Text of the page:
Cultivating Oyster Mushrooms for Mycofiltration

May 17, 2022

Our first session in the small field lab with Dr. Christian Taylor entailed some interesting work with mycelium and getting the low-down on it’s wonders via the microscope. It really is a mind-boggling being, with some extraordinary behaviours and properties.

Joining us for the day was Caleb, a student from the Sustainable Earth Institute at Plymouth University. He is busy working on the implementation of a natural intervention along Holbeton Brook. Using a native strain of Oyster fungus mycelium, we will see if this makes any impact on the high levels of E.coli and other bacteria issues that effect not just this waterway but so many of our rivers, streams and brooks.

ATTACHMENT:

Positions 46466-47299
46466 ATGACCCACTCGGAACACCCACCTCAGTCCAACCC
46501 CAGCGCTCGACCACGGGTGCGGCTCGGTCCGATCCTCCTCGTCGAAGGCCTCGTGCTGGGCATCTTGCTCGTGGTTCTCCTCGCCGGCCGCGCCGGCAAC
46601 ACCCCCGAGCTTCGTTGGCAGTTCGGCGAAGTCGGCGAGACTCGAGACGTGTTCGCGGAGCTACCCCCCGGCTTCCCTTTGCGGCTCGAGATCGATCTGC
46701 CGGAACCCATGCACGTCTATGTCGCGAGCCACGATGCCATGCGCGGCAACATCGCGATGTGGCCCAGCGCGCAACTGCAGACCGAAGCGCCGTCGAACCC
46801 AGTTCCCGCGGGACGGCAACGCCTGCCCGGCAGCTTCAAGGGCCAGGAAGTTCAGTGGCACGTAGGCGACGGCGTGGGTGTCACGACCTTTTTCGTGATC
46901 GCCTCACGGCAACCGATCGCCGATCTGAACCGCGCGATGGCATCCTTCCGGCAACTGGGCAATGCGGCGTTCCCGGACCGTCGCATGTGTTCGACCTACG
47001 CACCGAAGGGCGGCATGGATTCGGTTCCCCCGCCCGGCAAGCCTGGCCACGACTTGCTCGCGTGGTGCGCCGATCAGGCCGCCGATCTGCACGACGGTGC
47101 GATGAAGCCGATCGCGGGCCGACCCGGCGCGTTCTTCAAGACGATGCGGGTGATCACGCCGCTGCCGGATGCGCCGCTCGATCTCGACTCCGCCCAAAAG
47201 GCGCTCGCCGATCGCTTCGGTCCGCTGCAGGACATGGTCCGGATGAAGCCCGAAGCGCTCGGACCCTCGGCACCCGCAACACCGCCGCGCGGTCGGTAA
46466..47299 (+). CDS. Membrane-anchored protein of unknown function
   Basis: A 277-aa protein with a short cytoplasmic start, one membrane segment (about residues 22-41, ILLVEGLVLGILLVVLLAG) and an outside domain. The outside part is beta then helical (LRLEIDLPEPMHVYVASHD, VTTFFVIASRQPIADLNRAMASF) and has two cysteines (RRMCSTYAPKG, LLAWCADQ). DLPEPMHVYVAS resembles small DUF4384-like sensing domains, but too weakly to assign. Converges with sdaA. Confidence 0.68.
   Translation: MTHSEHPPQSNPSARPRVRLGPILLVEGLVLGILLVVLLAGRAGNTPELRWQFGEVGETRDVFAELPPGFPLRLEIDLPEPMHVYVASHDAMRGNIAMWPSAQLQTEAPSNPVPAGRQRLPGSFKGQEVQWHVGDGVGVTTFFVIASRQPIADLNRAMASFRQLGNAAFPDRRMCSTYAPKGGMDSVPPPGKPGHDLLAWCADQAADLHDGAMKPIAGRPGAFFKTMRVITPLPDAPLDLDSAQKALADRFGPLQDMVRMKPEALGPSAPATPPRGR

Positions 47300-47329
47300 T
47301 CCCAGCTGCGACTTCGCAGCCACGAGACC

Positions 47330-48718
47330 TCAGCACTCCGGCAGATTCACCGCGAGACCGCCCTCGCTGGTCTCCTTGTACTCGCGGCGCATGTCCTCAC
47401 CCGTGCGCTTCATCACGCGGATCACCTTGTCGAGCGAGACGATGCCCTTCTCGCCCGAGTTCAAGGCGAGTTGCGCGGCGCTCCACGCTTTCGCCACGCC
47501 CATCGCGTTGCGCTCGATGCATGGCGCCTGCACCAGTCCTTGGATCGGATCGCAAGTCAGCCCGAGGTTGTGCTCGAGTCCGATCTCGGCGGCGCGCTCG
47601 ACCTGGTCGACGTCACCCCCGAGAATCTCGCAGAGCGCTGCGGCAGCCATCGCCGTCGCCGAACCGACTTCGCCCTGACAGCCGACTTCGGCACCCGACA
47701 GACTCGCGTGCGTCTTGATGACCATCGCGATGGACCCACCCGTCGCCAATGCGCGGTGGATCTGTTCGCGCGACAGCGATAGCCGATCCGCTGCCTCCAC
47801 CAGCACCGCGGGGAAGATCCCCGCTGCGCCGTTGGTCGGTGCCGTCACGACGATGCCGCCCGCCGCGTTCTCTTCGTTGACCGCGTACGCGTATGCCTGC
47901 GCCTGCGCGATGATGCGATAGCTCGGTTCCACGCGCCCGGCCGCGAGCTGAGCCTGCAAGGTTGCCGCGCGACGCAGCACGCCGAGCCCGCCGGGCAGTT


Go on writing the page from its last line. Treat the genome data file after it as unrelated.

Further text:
Another plus for the last few weeks is (finally) a really cracking batch of biochar. Having spent some time with the ‘Little Punk’ trying out different techniques and material, Frank and Christian decided to try sealing the edges of the lid with clay. The clay was just lying about, having been dug up to create our spot on the industrial estate. And bingo – it was perfect.

So now we have a variety of substrates with a variety of mycelium growing through them in the field lab – some appear to be thriving others less so. But failure is an inevitable part of this project as there’s simply not enough known about the incredible world of fungi, so we will just try, try and try again whilst hoping to fail fast, learn lots, and have a few successes on the way.